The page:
Review: Dawn of the Planet of the Apes

Dawn of the Planet of the Apes
9 10
See JimmyO's video review here!

PLOT: Ten years after the collapse of human civilization, Caesar (Andy Serkis) and his ape brethren have taken to the forests, where they live an idyllic life and are establishing themselves as the new keepers of the planet. Their society is thrown into disarray by the arrival of human remnants. Caesar is keen to co-exist peacefully with the humans, but rogue ape and human factions put their fragile peace in jeopardy.

REVIEW: RISE OF THE PLANET OF THE APES was the rare reboot that worked like gangbusters. Maybe it was that no one was expecting much in the wake of the tepid remake from 2001, but RISE caught a lot of us off-guard in that it was uncommonly sophisticated for a big-studio-blockbuster. While it took three-years and the departure of Rupert Wyatt to finally deliver the follow-up we've all been craving, it can't be denied that director Matt Reeves has crafted a thrilling and inventive sequel that's the rare blockbuster with both brains and brawn.

Picking up a full decade after RISE, it's interesting to see how Reeves and co., have made one of the best films in the PLANET OF THE APES series by patterning their film closely on arguably one of the worst, the dodgy BATTLE FOR THE PLANET OF THE APES. Boasting a justifiably bigger budget, this is epic in every sense. The early scenes, featuring a middle-aged Caesar as he juggles his responsibilities as a father with his role as the primate saviour are intriguing enough that they could have made an entire film without a single human and it still would have been compelling. As amazing as the motion capture work was in the last film, here it's arguably better, with Serkis again conveying the emotional life of his character despite very little dialogue. His eyes and mannerisms are stunningly life-like, and if ever a performer was worthy of awards consideration for their work in motion-capture, Serkis is the guy. While he may have some big-name human co-stars, make no mistake – Serkis is the star.

Supporting Serkis among his mo-cap performers is Toby Kebbell as the war-like Koba, a warrior ape who was formerly experimented on by scientists and is obsessed with payback on the species as a whole. Judy Greer, Karin Konoval, and Nick Thurston are among the other prominent mo-cap actors, and for anyone unsure of how effective the technology is when used with the right cast, just see how easy it is to differentiate between the apes, even when many of them look alike. Everyone brings something different to their respective ape characters, and it's incredible how far the technology has come in only three years.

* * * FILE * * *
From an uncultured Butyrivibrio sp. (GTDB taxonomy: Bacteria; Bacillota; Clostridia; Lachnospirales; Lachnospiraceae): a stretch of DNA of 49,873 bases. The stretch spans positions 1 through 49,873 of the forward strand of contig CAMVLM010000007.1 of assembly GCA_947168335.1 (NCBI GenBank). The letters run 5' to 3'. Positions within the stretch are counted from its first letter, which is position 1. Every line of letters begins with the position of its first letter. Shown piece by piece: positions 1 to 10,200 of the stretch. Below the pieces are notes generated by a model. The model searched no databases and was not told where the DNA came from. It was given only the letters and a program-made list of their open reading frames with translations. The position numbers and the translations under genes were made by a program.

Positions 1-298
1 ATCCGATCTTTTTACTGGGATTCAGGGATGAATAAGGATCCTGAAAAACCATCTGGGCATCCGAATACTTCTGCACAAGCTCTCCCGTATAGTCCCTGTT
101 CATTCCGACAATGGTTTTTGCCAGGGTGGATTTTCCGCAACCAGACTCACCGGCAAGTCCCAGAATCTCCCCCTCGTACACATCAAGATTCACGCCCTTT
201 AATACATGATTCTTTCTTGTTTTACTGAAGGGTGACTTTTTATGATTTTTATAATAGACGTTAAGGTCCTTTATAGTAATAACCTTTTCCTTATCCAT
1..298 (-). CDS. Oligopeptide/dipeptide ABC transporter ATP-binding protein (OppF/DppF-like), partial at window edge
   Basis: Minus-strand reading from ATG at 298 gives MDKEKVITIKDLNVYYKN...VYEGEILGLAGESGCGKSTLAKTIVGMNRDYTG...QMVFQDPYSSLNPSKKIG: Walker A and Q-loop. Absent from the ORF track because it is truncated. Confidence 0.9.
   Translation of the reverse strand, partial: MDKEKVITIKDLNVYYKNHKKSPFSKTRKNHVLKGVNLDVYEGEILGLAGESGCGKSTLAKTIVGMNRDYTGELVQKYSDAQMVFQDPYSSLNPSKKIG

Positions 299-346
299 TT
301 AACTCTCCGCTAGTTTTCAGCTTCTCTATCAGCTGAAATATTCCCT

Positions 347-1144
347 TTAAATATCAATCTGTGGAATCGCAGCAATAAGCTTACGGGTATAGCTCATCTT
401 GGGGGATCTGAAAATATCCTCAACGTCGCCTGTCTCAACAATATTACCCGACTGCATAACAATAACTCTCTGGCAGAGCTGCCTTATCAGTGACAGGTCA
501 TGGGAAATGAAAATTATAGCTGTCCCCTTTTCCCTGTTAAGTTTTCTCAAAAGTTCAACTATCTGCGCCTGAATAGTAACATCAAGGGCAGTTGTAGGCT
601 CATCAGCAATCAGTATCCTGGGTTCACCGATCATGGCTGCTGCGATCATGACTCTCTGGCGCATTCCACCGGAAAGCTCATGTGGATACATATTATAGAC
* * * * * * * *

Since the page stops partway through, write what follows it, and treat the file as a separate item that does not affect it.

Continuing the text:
As for the humans, while they certainly take a backseat to the apes, Jason Clarke, Keri Russell and Kodi Smit-McPhee bring a warmth to their parts that keep them from feeling like tacked-on characters. It helps that the script is excellent, with everyone getting a fleshed-out back story. That includes Gary Oldman's character, who could have easily become a raving antagonist, but always seems somewhat justified in his actions, and his performance is nuanced and largely sympathetic.

Given the bigger-budget, one can also safely assume that the action is done on a much grander scale, although it's interesting that Reeves is able to avoid really hitting any action beats until the movie is more than half-over. It's refreshing to see a film like this where you're not bombarded with carnage and able to invest in the story, making the action even more effective once it kicks in. The set-pieces are imaginatively directed by Reeves, with lots of interesting visuals and shots, especially a really cool one of Koba riding a tank, although Reeves is careful to keep everything somewhat grounded. The musical score by Michael Giacchino is one of his best, and highly reminiscent of his work on LOST, emphasizing what turns out to be a surprisingly emotional tale.

Suffice to say, DAWN OF THE PLANET OF THE APES is the kind of film that restores your faith in big-studio blockbusters. This is highly intelligent science-fiction, and arguably the best instalment in the series since Charlton Heston first slapped on a loincloth. Clearly the saga has a lot of life left in it.



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